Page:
Mr. Safronov did not respond to multiple requests for comment. A 2018 treatise written by Aleksei Valerievich Safronov titled “One Hundred Years of GRU Military Intelligence” explains the significance of the bat in the seal of the GRU.
“One way or another, the bat is an emblem that unites all active and retired intelligence officers; it is a symbol of unity and exclusivity,” Safronov wrote. “And, in general, it doesn’t matter who we’re talking about – a secret GRU agent somewhere in the army or a sniper in any of the special forces brigades. They all did and are doing one very important and responsible thing.”
It’s unclear what role Mr. Safronov plays or played in the GRU, but it seems likely the military intelligence agency would have exploited his considerable technical skills, knowledge and connections on the Russian cybercrime forums.
Searching on Safronov’s domain uposter[.]ru in Constella Intelligence reveals that this domain was used in 2022 to register an account at a popular Spanish-language discussion forum dedicated to helping applicants prepare for a career in the Guardia Civil, one of Spain’s two national police forces. Pivoting on that Russian IP in Constella shows three other accounts were created at the same Spanish user forum around the same date.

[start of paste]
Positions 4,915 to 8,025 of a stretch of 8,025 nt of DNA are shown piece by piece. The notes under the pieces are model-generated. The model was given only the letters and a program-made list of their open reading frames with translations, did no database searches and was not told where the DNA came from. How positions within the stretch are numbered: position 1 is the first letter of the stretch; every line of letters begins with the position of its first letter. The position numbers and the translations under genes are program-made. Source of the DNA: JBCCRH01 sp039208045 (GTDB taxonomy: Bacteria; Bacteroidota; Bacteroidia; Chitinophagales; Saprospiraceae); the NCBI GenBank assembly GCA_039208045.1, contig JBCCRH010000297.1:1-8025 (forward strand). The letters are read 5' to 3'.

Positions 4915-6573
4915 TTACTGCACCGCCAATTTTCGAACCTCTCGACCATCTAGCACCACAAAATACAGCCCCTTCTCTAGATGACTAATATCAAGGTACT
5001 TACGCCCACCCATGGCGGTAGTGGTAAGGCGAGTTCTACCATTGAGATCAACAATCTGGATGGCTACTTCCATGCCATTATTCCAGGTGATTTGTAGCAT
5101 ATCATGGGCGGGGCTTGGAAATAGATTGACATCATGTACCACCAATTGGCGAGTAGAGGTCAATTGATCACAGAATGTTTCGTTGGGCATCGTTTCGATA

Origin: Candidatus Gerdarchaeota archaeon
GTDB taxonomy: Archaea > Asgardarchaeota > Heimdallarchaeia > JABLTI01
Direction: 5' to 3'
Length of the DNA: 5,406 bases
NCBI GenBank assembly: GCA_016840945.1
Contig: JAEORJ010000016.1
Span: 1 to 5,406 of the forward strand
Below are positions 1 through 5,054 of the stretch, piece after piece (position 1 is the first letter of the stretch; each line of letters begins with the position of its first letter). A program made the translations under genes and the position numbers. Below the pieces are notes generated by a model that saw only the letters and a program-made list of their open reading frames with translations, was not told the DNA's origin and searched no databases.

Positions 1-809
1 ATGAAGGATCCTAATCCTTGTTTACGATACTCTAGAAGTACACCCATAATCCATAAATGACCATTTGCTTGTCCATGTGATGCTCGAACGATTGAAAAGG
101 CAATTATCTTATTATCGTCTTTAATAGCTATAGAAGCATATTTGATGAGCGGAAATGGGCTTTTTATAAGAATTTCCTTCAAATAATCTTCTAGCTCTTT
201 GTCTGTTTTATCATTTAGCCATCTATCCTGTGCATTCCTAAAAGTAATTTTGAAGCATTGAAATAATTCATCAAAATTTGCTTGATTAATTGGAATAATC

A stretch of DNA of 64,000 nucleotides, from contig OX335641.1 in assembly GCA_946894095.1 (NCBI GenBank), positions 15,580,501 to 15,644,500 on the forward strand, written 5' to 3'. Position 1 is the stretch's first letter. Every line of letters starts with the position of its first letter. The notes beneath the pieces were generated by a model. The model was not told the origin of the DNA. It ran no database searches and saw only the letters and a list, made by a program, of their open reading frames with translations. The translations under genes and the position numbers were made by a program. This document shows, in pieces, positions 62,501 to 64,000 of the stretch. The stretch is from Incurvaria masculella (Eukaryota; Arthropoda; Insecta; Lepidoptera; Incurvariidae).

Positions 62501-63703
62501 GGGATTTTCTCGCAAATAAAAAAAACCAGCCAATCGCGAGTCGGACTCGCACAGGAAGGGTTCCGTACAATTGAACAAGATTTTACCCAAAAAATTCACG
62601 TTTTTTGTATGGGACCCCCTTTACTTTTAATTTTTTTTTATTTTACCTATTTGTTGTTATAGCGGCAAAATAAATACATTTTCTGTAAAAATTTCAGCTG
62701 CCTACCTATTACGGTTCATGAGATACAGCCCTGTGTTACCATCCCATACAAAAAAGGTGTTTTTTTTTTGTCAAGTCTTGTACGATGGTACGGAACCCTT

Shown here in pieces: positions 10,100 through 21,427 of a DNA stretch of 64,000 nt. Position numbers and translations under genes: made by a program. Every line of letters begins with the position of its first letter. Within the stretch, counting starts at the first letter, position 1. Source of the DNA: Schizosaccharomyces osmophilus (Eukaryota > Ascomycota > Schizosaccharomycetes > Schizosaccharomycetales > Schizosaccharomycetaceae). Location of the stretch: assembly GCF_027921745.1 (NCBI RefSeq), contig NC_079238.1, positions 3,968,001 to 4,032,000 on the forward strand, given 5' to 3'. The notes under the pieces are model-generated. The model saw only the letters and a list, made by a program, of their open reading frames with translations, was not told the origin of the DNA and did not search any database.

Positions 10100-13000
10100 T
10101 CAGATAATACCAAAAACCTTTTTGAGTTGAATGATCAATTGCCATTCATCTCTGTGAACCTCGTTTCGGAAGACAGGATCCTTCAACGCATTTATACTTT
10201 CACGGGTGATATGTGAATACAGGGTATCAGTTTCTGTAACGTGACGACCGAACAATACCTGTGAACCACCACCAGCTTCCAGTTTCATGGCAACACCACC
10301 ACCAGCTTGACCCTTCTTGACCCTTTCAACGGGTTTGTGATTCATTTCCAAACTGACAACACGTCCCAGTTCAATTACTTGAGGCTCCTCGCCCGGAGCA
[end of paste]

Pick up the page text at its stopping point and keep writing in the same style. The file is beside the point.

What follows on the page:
Mark Rasch is a former cybercrime prosecutor for the U.S. Department of Justice who now serves as chief legal officer for the New York cybersecurity firm Unit 221B. Rasch said there has always been a close relationship between the GRU and the Russian hacker community, noting that in the early 2000s the GRU was soliciting hackers with the skills necessary to hack US banks in order to procure funds to help finance Russia’s war in Chechnya.
“The guy is heavily hooked into the Russian cyber community, and that’s useful for intelligence services,” Rasch said. “He could have been infiltrating the community to monitor it for the GRU. Or he could just be a guy wearing a military uniform.”